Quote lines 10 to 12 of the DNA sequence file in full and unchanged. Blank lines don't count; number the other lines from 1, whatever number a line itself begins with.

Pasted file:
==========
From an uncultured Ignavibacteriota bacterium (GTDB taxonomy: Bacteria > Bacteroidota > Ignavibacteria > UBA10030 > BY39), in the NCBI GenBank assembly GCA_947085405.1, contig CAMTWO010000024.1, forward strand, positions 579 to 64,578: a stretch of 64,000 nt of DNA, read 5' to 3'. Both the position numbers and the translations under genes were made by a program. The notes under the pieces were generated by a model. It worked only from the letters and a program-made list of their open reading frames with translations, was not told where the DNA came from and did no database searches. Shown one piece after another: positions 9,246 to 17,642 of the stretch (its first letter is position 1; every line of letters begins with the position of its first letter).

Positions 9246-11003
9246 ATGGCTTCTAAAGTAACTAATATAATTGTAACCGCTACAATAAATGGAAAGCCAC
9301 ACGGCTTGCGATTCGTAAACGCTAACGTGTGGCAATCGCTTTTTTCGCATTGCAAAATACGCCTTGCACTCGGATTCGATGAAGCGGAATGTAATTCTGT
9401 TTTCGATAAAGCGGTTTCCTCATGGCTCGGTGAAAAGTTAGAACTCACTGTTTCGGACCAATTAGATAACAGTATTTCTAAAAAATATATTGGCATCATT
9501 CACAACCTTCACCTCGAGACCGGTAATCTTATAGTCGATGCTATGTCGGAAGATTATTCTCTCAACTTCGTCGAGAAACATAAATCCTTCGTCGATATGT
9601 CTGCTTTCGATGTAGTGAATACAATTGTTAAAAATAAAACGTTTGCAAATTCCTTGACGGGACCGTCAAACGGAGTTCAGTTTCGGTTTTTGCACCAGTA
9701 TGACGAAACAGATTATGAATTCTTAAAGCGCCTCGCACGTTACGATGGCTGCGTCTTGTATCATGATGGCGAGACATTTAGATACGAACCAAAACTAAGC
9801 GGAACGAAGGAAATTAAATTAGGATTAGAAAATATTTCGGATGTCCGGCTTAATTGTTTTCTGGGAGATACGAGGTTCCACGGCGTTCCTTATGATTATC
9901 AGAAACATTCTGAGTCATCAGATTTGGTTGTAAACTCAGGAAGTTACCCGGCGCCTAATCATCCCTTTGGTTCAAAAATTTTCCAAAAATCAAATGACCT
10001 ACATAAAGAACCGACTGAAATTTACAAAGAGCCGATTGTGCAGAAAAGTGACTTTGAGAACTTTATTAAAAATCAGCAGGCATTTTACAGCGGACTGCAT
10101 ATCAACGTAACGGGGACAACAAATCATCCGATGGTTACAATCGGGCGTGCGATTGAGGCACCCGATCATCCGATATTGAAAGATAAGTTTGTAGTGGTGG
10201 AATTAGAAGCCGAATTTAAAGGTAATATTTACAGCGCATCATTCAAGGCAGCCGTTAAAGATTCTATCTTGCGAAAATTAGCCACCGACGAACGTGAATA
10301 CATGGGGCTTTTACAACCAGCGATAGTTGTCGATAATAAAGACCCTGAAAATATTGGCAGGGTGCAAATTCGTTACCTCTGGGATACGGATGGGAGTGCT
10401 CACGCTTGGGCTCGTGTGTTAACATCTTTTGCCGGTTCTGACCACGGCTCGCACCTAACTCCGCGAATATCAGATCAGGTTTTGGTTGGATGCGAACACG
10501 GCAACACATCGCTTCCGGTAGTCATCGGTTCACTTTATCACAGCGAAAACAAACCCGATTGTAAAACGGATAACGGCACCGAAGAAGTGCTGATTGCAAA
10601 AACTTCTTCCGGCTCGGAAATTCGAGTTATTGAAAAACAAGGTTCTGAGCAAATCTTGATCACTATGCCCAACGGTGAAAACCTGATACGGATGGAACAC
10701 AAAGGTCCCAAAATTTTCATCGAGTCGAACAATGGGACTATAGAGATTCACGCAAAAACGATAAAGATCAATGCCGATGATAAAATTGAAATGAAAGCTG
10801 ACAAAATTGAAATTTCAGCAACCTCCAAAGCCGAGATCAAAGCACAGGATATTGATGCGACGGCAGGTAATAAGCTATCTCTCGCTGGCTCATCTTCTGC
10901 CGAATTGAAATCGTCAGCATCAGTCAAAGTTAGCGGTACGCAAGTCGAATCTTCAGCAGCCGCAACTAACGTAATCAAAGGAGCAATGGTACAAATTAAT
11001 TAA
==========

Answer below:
9901 AGAAACATTCTGAGTCATCAGATTTGGTTGTAAACTCAGGAAGTTACCCGGCGCCTAATCATCCCTTTGGTTCAAAAATTTTCCAAAAATCAAATGACCT
10001 ACATAAAGAACCGACTGAAATTTACAAAGAGCCGATTGTGCAGAAAAGTGACTTTGAGAACTTTATTAAAAATCAGCAGGCATTTTACAGCGGACTGCAT
10101 ATCAACGTAACGGGGACAACAAATCATCCGATGGTTACAATCGGGCGTGCGATTGAGGCACCCGATCATCCGATATTGAAAGATAAGTTTGTAGTGGTGG